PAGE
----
At some point in your life, you may have heard from some well-meaning, older individual, that as you grow older, you come to “know yourself.” And that in “knowing yourself,” you find peace and some level of decreased anxiety. While the jury’s still out on this, a new study by Kelly and Mezuk (2017) indicates that in the case of adults with Major Depressive Disorder (MDD; characterized by a low or depressed mood for 2 or more weeks) and Generalized Anxiety Disorder (GAD; characterized by persistent, excessive, and unrealistic worry about everyday things for at least 6 months), symptom remission may, in fact, be associated with age.
What is Remission?
Generally speaking, remission refers to a decrease in symptoms to the point of no longer meeting criteria for a formal DSM diagnosis. Thus, remission may refer to the complete absence of symptoms for an extended period of time, a mild level of symptoms that don’t quite meet the criteria for a diagnosis, or really anything in between. Such a broad definition makes remission difficult to measure consistently. However, in general, you can think of remission as a significant decrease in symptomatology.
Remission sounds great! How do we get there?
Although psychiatric disorders such as MDD and GAD are often thought to be chronic and unremitting, research indicates that individuals with MDD or GAD do experience remission (Yonkers et al., 2003; Eaton et al., 2008). To better examine this, several studies have focused on identifying the factors increasing and decreasing the likelihood of remission in GAD and MDD. For example, studies have identified comorbid psychiatric disorders (Bruce et al., 2001), adverse childhood experiences (Schilling et al., 2007; Danese et al., 2009; McLaughlin et al., 2010), and a parental history of either disorder (Wickramaratne and Weissman, 1998) as increasing the likelihood of remission of GAD and MDD. In Kelly and Mezuk’s (2017) study, the authors found that about half of the individuals with GAD (41.1%) and MDD (54.4%) experienced a full remission of at least one year, as well as identified older age and higher income as additional predictors of remission in GAD and MDD. Additionally, although having both GAD and MDD predicted a lower rate of remission in MDD, it did not affect GAD remission.
So make more and get older?
Not so fast. While the study indicates that these factors were related to remission, the results do not mean that these factors lead to or caused remission. As Dr. Mezuk states, “for the relationship between older age and remission, it likely represents, at least in part, the fact that someone who has lived longer has just had more years in which to remit from their condition.” Other factors not examined in the study, such as social support, time in therapy, medications, cultural factors, and marginalized identity statuses, likely interact with age and income to explain symptom remission. While further study is necessary to better examine and to account for these other factors, the study does further pave the way for us to gain a better understanding of the factors increasing remission in disorders, such as MDD and GAD. Most importantly, as Dr. Mezuk says, “remission happens… A diagnosis is not necessarily a life sentence.”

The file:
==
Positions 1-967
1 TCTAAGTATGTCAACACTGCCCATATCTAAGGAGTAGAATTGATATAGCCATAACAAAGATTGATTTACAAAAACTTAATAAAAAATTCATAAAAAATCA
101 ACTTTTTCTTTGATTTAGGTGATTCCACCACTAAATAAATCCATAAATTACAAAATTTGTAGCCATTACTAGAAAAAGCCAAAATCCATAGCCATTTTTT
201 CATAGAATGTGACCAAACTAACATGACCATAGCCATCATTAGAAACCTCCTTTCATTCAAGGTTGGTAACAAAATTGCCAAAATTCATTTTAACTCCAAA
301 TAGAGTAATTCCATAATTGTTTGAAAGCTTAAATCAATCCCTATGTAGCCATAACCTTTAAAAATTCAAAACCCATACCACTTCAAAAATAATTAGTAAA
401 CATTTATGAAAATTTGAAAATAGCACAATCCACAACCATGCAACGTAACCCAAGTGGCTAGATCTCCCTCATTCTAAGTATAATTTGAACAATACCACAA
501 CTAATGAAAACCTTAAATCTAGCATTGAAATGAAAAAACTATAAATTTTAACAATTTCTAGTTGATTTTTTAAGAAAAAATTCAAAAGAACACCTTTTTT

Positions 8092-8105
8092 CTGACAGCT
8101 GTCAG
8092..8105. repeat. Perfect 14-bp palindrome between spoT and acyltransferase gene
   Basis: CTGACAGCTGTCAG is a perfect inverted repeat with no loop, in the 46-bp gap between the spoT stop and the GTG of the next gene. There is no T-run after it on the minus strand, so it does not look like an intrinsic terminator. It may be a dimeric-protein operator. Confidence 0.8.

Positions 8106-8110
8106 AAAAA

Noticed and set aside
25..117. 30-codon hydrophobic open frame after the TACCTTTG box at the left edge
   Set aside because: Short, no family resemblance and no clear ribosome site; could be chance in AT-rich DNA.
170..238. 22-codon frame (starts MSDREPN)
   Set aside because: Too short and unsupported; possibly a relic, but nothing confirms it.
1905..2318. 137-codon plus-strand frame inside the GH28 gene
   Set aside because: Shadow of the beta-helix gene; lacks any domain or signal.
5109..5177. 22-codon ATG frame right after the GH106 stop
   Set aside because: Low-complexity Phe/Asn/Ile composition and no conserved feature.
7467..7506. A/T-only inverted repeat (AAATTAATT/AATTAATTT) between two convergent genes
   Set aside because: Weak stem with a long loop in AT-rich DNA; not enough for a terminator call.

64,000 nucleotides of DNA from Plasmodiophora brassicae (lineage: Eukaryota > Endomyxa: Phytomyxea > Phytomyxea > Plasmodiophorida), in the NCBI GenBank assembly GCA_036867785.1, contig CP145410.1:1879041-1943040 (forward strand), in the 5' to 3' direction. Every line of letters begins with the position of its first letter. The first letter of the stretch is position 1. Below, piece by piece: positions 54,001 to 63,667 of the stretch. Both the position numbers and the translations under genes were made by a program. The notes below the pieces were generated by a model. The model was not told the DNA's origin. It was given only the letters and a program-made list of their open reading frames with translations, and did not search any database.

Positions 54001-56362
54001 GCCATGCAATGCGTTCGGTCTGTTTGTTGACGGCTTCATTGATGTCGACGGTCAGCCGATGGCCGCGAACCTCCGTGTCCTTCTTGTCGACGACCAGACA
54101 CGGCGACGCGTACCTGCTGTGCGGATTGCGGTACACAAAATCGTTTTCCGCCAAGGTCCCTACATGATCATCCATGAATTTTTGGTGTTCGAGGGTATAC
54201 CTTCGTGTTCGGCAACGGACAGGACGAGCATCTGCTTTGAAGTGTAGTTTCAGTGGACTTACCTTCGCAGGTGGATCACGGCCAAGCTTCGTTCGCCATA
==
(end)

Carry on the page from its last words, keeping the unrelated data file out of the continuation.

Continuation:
1. Bruce, S.E., Machan, J.T., Dyck, I., Keller, M.B. (2001). Infrequency of “pure” GAD: impact of psychiatric comorbidity on clinical course. Depression Anxiety, 14 (4), 219–225. http://dx.doi.org/10.1002/da.1070.
2. Danese, A., Moﬃtt, T.E., Harrington, H., et al. (2009). Adverse childhood experiences and adult risk factors for age-related disease: depression, inﬂammation, and clustering of metabolic risk markers. Arch. Pedia. Adolesc. Med., 163 (12), 1135–1143. http:// dx.doi.org/10.1001/archpediatrics.2009.214.
3. Eaton, W.W., Shao, H., Nestadt, G., Lee, B., Bienvenu, O., Zandi, P. (2008). Population based study of ﬁrst onset and chronicity in major depressive disorder. Arch. Gen. Psychiatry, 65 (5), 513–520. http://dx.doi.org/10.1001/archpsyc.65.5.513.
4. Kelly, K. M., Mezuk, B. (2017). Predictors of remission from generalized anxiety disorder and major depressive disorder. Journal of Affective Disorders, 208, 467–474.
5. McLaughlin, K.A., Green, J., Gruber, M.J., Sampson, N.A., Zaslavsky, A.M., Kessler, R.C. (2010). Childhood adversities and adult psychiatric disorders in the national comorbidity survey replication II: associations with persistence of DSM-IV disorders. Arch. Gen. Psychiatry, 67 (2), 124–132. http://dx.doi.org/10.1001/.
6. Schilling, E.A., Aseltine, R.H., Gore, S. (2007). Adverse childhood experiences and mental health in young adults: a longitudinal survey. BMC Public Health, 7, 30. http:// dx.doi.org/10.1186/1471-2458-7-30.
7. Wickramaratne, P.J., Weissman, M.M. (1998). Onset of psychopathology in oﬀspring by developmental phase and parental depression. J. Am. Acad. Child Adolesc. Psychiatry, 37 (9), 933–942. http://dx.doi.org/10.1097/00004583-19980900000013.
8. Yonkers, K.A., Bruce, S.E., Dyck, I.R., Keller, M.B. (2003). Chronicity, relapse, and illness—Course of panic disorder, social phobia, and generalized anxiety disorder: ﬁndings in men and women from 8 years of follow-up. Depression Anxiety, 17 (3), 173–179.
Carol S. Lee is a clinical psychology doctoral student at the University of Massachusetts Boston, with a background in psychology from the University of California San Diego. Her research with Dr. Sarah A. Hayes-Skelton focuses on understanding the effectiveness of anxiety disorder treatments, especially in the context of engaging in behavior despite fear or anxiety. Carol and Dr. Hayes-Skelton co-author articles for Anxiety.org, blending social and clinical psychology in their work.